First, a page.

West Virginia University (WVU) and the U.S. Department of Energy Morgantown Energy Technology Center (DOE/METC) entered into a Cooperative Agreement on August 29, 1992 titled {open_quotes}Decontamination Systems Information and Research programs{close_quotes} (DOE Instrument No. DE-FC21-92MC29467) This report contains the efforts of the research projects comprising the Agreement for the 4th calendar quarter of 1995, and is the final quarterly report deliverable required for the period ending 31 December 1995. The projects reported for the WVU Cooperative Agreement are categorized into the following three areas: 1.0 In Situ Remediation Process Development, 2.0 Advanced Product Applications Testing, and 3.0 Information Systems, Public Policy, Community Outreach, and Economics. Summaries of the significant accomplishments for the projects reported during the period 1 October 95 through 31 December 95 are presented in the following discussions.

  6. Nosocomial outbreak of disseminated orf infection in a burn unit, Gaziantep, Turkey, October to December 2012

    ERGÖNÜL, Önder; Midilli, K.; Erkılıç, A.; Kuskucu, M.; Analay, H.; Erkılıç, S.; Benzonana, N.; Yıldırım, M. S.; Muelayim, K.; Acar H.

    2013-01-01

    www.eurosurveillance.org 1 Rapid communications Nosocomial outbreak of disseminated orf infection in a burn unit, Gaziantep, Turkey, October to December 2012 K Midilli1, A Erkılıç2, M Kuşkucu1, H Analay2, S Erkılıç3, N Benzonana4, M S Yıldırım2, K Mülayim2, H Acar4, O Ergonul ()5 1. Istanbul University, Cerrahpaşa Medical School, Istanbul 2. Dr.Ersin Arslan Hospital, Gaziantep, Turkey 3. Gaziantep University, School of Medicine, Gaziantep, Turkey ...

  7. Enforcement actions: Significant actions resolved: Quarterly progress report, October--December 1988

    This compilation summarizes significant enforcement actions that have been resolved during one quarterly period (October--December 1988) and includes copies of letters, Notices, and Orders sent by the Nuclear Regulatory Commission to licensees with respect to these enforcement actions. It is anticipated that the information in this publication will be widely disseminated to managers and employees engaged in activities licensed by the NRC, so that actions can be taken to improve safety by avoiding future violations similar to those described in this publication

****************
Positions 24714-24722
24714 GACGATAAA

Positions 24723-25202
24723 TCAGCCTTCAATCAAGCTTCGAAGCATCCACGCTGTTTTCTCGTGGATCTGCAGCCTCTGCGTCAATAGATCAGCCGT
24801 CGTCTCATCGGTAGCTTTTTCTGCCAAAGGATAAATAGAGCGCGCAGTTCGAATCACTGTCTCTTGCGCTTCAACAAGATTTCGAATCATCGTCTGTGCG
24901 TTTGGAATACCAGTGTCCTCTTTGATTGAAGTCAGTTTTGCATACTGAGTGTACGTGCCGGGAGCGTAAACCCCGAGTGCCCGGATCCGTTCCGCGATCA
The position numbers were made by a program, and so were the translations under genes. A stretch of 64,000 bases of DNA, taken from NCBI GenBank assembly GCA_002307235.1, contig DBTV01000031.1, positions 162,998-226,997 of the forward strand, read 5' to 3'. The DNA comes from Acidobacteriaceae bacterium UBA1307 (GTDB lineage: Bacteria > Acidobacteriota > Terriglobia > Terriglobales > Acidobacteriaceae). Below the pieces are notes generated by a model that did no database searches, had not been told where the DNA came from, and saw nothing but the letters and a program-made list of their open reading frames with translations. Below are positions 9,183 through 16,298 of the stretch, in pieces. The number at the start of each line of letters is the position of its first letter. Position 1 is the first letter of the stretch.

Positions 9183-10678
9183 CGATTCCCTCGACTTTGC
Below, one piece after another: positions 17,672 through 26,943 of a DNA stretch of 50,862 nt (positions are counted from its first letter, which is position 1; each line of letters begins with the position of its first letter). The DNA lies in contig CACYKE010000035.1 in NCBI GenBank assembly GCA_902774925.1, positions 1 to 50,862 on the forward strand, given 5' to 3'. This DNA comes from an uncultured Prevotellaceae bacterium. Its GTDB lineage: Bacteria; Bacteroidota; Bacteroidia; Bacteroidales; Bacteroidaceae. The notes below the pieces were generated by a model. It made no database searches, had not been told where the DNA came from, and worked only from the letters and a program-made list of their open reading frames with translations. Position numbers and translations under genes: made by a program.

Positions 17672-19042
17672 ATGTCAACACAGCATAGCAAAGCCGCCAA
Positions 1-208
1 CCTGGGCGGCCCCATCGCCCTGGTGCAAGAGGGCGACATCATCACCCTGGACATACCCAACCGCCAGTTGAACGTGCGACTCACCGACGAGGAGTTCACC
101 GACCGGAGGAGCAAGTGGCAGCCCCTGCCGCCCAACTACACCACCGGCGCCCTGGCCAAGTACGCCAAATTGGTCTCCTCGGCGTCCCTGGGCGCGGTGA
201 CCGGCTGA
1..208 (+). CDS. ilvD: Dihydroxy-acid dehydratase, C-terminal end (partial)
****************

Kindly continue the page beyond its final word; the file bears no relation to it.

8. Plasma physics research (Tokapole II). Technical progress report, October 1, 1981-December 31, 1983

    Progress during the 27-month period, October 1, 1981 to December 31, 1983 on Tokapole II research is described. Tokapole II is a 4-node poloidal divertor tokamak that can also be run as an octupole. Research during this period has concentrated on studies of discharges with safety factor q less than one and on the identification of the shear Alfven wave resonance. Other topics include measurements of the loop voltage reduction through ECRH startup, plasma gun refueling, fluctuations and transport, pumped limiter studies, plasma-wall interactions, diagnostic development, polarization of electron cyclotron emission, and poloidal ohmic heating